"The greatest sin against the Holy Spirit is being boring."
I first heard those words as a Prep student - in the eighties - from a young Jesuit named Fr. Ryan Maher, S.J. (who is now a great friend). And I have said those words a lot myself, especially as I work to make sure that the shows at the Prep are anything but boring. In fact that's why I was hired.
In 1994, then-Principal Fr. Herb Keller, S.J. (who is also now a great friend) asked me to take over Prep Drama. Fr. Keller wanted me to make Prep Drama as solid as Prep Crew or Prep Football. He wanted me to make the Prep shows better than any other schools' shows. He wanted it to be competitive to even get cast in the shows, and hoped that student audiences would find the shows actually interesting and funny. That's not something that happens very often, as the sad reality is that most high school theatre is boring.
So for twenty years, the students and I have worked hard every day in that glorious theatre - striving for excellence the same way Prep athletes do; striving to make Prep shows truly good and not boring; striving for the magis, the more. Jesuit philosophy has little tolerance for mediocrity of any kind, especially in theatre.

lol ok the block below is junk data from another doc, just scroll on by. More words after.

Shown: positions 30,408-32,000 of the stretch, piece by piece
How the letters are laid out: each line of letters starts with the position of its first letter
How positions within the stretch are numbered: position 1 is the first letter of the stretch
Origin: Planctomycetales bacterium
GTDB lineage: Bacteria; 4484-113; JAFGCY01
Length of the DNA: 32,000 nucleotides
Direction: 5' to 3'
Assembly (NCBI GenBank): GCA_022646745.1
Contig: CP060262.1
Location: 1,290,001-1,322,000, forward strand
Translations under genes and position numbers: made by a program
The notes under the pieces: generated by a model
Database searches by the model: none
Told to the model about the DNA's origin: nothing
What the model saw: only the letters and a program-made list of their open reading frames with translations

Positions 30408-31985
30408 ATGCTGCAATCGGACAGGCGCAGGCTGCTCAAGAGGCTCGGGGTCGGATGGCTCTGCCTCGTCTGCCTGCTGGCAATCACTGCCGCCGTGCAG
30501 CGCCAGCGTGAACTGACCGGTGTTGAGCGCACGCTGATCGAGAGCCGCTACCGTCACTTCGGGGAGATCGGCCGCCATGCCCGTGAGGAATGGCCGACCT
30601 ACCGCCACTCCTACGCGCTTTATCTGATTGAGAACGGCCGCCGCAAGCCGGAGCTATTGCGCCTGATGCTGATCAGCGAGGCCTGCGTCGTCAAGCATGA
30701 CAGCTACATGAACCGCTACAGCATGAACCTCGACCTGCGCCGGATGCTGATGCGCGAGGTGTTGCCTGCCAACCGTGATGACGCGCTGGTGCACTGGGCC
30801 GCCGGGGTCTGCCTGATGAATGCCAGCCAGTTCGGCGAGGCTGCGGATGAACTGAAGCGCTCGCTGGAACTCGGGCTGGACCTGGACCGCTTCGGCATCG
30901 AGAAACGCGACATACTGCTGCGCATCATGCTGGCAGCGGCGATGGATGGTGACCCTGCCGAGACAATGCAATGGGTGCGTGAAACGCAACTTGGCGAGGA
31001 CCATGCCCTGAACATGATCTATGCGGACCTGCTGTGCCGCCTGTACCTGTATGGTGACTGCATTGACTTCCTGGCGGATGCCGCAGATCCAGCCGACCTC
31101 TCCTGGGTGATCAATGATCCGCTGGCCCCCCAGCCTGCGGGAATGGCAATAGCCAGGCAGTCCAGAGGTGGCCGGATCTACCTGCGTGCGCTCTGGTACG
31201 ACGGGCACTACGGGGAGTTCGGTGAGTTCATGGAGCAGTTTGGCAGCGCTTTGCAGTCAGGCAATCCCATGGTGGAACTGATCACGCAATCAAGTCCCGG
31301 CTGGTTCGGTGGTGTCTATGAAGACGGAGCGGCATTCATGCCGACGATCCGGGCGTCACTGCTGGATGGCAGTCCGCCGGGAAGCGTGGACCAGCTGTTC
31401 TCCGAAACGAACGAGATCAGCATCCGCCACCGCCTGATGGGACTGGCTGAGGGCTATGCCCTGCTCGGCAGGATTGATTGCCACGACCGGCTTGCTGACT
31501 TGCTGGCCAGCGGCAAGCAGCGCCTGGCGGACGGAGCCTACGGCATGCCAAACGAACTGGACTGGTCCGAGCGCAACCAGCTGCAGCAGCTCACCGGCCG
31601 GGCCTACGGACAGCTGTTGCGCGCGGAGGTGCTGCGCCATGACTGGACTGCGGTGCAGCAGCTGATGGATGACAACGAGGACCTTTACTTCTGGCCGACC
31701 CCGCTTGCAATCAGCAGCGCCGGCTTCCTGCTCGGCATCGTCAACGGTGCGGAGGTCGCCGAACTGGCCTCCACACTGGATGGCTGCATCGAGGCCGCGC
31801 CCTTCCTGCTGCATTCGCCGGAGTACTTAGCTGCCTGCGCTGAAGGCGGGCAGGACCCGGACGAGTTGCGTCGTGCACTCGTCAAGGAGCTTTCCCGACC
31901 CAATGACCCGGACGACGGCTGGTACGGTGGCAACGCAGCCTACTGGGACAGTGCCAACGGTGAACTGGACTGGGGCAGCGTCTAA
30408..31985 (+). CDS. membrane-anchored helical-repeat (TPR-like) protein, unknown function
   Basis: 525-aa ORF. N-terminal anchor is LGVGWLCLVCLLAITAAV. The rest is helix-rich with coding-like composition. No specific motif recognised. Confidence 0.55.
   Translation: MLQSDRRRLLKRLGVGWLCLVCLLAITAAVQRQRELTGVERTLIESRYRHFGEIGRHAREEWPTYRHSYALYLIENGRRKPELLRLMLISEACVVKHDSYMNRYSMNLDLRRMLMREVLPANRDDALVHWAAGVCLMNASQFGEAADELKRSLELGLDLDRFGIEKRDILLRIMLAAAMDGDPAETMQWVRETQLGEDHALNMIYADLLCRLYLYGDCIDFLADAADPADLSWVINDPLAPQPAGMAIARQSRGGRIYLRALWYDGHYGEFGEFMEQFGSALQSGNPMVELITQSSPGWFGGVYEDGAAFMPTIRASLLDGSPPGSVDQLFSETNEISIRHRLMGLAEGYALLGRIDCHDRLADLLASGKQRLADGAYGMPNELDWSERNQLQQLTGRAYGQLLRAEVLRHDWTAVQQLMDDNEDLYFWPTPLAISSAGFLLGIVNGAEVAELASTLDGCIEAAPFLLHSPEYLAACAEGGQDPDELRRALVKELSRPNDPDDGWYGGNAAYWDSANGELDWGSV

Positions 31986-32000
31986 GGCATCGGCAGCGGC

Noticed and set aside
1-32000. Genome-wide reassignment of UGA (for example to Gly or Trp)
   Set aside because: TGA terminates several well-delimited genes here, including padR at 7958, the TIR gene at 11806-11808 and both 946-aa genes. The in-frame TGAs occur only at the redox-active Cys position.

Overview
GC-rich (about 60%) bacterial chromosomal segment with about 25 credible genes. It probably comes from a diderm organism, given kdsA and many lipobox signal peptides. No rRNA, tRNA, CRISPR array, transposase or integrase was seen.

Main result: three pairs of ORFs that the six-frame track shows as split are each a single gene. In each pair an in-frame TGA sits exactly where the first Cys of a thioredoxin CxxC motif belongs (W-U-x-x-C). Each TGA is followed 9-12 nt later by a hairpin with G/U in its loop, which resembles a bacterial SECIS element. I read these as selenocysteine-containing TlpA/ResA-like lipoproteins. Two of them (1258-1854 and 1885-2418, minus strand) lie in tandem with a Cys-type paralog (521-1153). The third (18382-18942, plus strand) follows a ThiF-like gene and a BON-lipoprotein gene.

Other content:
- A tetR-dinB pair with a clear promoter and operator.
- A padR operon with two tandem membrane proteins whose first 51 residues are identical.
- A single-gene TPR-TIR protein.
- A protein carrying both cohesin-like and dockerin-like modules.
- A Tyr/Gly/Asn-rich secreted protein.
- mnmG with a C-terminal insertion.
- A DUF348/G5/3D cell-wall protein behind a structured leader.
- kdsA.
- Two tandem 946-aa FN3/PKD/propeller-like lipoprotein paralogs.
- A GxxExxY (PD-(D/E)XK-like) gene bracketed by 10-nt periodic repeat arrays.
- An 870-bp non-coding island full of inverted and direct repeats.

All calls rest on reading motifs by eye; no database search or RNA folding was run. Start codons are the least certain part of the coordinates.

And things have been going swell for us. We have done shows no other high schools do (some high school world premieres even), and today over 15% of the entire Prep student body is involved in some form of Prep Drama (including, for two years running, the Varsity Crew Team in our annual Night of Scenes). The shows sell out, we get nightly standing o's, and we receive praise from parents and faculty alike.
But much of that could be considered de rigueur for many schools. In fact, there's no real way to quantify how we're doing. We don't get the determining W or L the way a competitive sports team does. So, how do we know? How do we truly know if we've, "won"?
Here's one way: a few years ago our head football Coach Gabe Infante came to see our production of The Producers. And he was so impressed by what he saw that he wanted the whole team to see the show. He tricked them into thinking they were coming to an evening practice, but instead they attended one of our final performances. And they loved it. Let’s be clear – the entire football team cheered on the drama kids at a play. That just doesn't happen at other schools, anywhere. But it happens at the Prep. And that's a W, a win. (In fact we won over a nationally ranked team!)
Next up for us is The Laramie Project, and we open November 15th. The show is actually a bit of a departure for us, for although we've done heavy stuff in the past (Death of a Salesman, 12 Angry Men, A Few Good Men to name a few) it's not our usual fare. But I invite you to come see what's on display on the Prep stage, to come see what Coach Infante saw, and to come see why Prep football players like Prep plays.
Come see The Laramie Project. It won't be boring.
This blog post was written by Mr. Tony Braithwaite '89, director of The Cape & Sword Drama Society.